Written by Michael Richardson | Healthy Magazine
Lie #1: More Protein = More Muscle
It’s all about the protein synthesis. Although protein assists in the development of muscle growth, an unlimited amount of protein consumption does not result in an unlimited amount of muscles. If you consume more protein than your body needs, it ends up breaking down into amino acids and nitrogen, and your body will store them as carbohydrates or send them out of the body.
Dr. John Ivy, Ph.D., and co-author of Nutrient Timing, suggests that balancing protein carbohydrates is the key to protein synthesis. Try this routine:
01 Have a shake with three parts carbohydrates, one part protein.
02 Several hours later, eat a regular meal.
03 Have a snack a few hours after the meal with three parts protein and one part carbohydrates.
“This [routine] will keep protein synthesis going by maintaining high amino acid concentrations in the blood,” says Ivy.
The Bottom Line: Consume 0.9 to 1.25 grams of protein per pound of body weight if you are involved in an intense workout program. Balance your protein with carbohydrates to maximize protein synthesis.
Lie #2: Stretching = Fewer Injuries
“Stretching increases flexibility, but most injuries occur within the normal range of motion,” says Julie Gilchrist, M.D., a researcher with the Centers for Disease Control and Prevention. “Stretching and warming up have just gone together for decades. It’s simply what’s done, and it hasn’t been approached through rigorous science.” Gilchrist and other researchers determined, after reviewing more than 350 articles and studies that investigated the connection between stretching and injuries, that stretching in warm-ups do not significantly affect injury occurrence.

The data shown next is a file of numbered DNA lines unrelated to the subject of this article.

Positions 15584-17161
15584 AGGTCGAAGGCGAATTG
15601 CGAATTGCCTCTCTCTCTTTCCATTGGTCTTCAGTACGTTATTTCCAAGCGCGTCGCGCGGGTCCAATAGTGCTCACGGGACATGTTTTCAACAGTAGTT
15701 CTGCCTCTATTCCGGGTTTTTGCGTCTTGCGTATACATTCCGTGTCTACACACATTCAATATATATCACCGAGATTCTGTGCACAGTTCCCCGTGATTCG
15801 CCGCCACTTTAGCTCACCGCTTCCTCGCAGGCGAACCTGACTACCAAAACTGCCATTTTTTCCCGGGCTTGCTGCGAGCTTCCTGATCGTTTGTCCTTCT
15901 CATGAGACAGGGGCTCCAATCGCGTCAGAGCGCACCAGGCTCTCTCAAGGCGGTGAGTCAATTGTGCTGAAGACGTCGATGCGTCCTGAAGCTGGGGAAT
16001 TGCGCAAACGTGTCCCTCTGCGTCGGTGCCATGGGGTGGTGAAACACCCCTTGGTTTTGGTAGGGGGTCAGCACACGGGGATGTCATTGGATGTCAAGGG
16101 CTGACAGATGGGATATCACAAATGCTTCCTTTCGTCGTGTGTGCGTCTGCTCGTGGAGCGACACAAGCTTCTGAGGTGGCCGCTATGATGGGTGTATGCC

Dr. Gilchrist says increasing your blood flow through warm-ups helps prime muscles for a workout. Also, flexibility, to bring your ability to move into a normal range, as well as conditioning, assists in injury prevention.
The Bottom Line: A good warm-up, not stretching in itself, helps prevent injuries.
Lie #3: Free Weights Are Always Better Than Machines
Free weights are an important part of a weight-lifting program, but they are not the only key to muscle-building. It’s best to use weight-lifting machines when you are just getting started or when you are rebuilding from an injury.
According to Gregg Haff, Ph.D. and director of the strength research laboratory at Midwestern State University in Wichita Falls, Texas, “Initially, novice athletes will see benefits with either machines or free weights, but as you become more trained, free weights should make up the major portion of your training program.”
The Bottom Line: Use machines until you are experienced and strong enough to perform free-weight-lifting. If you become injured, use machines to help restore your strength to specific areas.
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